Whenever visiting a new Church or community I always like to look at its war memorials. A war memorial tells you so much about the people who have lived in that community and how important previous generations are to those living now.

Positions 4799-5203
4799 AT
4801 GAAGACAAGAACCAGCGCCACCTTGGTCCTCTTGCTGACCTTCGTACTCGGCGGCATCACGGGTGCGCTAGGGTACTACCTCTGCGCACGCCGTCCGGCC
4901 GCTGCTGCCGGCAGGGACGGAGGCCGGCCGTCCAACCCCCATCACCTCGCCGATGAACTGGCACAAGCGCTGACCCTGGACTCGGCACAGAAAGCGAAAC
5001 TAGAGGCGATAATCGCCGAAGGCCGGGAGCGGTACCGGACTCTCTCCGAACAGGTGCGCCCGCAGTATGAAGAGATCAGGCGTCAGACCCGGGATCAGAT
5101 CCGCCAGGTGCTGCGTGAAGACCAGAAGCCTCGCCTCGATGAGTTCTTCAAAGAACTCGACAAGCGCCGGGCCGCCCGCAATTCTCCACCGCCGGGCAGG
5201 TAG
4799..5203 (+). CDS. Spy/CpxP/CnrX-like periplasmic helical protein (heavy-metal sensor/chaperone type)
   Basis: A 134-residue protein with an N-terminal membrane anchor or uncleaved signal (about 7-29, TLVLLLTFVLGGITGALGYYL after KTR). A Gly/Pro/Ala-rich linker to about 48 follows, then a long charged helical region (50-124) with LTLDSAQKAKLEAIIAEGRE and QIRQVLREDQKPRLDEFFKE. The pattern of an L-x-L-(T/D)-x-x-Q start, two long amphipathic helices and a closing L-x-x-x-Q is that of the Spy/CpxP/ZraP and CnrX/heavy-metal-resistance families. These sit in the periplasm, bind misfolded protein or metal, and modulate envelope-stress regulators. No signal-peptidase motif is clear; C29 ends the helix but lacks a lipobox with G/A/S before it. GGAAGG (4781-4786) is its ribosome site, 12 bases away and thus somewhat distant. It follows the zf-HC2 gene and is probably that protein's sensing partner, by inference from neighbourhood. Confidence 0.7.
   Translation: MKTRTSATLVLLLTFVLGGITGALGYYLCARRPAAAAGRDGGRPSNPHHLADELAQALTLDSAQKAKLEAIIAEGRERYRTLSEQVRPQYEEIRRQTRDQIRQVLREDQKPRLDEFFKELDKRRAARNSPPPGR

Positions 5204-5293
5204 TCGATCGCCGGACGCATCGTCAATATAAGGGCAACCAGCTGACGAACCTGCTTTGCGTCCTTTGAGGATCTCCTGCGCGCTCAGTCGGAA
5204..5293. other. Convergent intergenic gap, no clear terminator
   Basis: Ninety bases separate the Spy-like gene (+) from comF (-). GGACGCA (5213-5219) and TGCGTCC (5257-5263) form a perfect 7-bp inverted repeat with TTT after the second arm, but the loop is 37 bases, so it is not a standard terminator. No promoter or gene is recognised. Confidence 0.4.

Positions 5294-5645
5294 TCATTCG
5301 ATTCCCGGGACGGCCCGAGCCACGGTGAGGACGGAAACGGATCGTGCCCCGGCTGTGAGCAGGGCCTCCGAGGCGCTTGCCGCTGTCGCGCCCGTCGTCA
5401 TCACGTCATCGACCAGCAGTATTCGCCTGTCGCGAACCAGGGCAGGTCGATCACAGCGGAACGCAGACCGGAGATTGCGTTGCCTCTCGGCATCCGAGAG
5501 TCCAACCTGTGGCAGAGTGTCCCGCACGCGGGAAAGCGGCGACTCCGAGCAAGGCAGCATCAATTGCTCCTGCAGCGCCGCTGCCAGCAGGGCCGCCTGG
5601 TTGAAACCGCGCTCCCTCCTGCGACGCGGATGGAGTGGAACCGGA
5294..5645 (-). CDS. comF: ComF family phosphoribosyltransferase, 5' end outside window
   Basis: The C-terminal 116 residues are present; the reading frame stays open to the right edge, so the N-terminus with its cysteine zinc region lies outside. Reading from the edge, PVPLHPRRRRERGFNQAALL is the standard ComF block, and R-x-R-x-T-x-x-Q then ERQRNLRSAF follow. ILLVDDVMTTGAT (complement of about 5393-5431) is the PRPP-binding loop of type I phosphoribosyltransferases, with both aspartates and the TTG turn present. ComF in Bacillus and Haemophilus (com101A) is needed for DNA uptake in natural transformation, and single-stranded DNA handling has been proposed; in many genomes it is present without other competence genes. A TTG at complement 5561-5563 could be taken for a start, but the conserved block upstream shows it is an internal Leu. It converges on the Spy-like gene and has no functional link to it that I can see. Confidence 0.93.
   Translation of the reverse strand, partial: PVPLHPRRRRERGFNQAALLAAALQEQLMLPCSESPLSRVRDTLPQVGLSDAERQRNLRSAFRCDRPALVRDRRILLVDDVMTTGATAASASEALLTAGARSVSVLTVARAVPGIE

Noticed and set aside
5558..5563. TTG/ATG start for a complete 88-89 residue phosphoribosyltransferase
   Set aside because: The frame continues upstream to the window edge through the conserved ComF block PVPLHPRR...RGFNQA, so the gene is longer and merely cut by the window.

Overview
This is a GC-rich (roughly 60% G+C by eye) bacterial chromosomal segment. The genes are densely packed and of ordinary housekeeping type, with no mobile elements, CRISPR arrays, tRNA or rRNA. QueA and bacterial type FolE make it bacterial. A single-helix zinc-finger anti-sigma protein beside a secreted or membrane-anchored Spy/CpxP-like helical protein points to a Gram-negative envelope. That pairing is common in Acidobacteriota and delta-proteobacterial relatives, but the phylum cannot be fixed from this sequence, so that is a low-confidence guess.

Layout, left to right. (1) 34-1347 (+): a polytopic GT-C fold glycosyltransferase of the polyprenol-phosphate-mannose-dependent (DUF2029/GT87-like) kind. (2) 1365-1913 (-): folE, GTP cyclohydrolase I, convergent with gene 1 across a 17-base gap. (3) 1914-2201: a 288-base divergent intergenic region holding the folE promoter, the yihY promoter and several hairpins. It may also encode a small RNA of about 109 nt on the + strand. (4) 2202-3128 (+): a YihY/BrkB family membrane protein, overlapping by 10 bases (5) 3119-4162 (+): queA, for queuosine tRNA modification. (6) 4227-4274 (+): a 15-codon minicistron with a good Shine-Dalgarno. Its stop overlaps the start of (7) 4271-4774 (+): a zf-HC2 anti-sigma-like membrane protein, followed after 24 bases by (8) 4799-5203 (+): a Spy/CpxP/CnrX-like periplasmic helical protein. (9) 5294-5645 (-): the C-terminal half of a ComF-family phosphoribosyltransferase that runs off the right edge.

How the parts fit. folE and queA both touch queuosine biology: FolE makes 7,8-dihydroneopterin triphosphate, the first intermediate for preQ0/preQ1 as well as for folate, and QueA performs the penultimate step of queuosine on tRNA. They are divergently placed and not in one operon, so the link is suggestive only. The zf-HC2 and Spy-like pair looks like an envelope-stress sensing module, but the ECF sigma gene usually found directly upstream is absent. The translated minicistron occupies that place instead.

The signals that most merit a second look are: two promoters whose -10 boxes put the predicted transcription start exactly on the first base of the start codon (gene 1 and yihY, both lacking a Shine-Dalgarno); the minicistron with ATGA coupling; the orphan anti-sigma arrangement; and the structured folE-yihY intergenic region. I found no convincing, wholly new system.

In some places war memorials are well cared for, they are positioned in places where they are seen every day and often they still have poppies or flowers on them. In Grasmere we have the village memorial in Broadgate Meadow. Have you ever thought how appropriate that is? So many memorials are set aside from everyday life or put on a stone island by the road. Rather our war memorial looks across at the life of the village, our playground, the park where dogs are walked and impromptu games are played, the Village Hall and river running by, and surrounding the whole landscape the ring of fells that protect the village. Is there a more impressive and yet homely place for a war memorial in England? Of course there is the memorial stone in St Oswald’s, once again not tucked away out of sight but rather in full view of the congregation. It is an ever present witness during the seasons of the year and the Church festivals throughout the year. For the Church in November remembrance is the predominant theme as we think of the saints and faithful departed. As we do so, Remembrance Sunday is part of this recalling of the past and those who by their lives and examples have created the world we live in. As we recall the famous saints, the ordinary people who have lived good lives that have inspired us, let us also spare a thought for those listed on our war memorials. Most of us might not have known those people named but they are part of our community, with us in Broadgate Meadow and St Oswald’s, a reminder of the cost of peace and the freedom won for our generation but those who lost their lives in war from this village of Grasmere. Cameron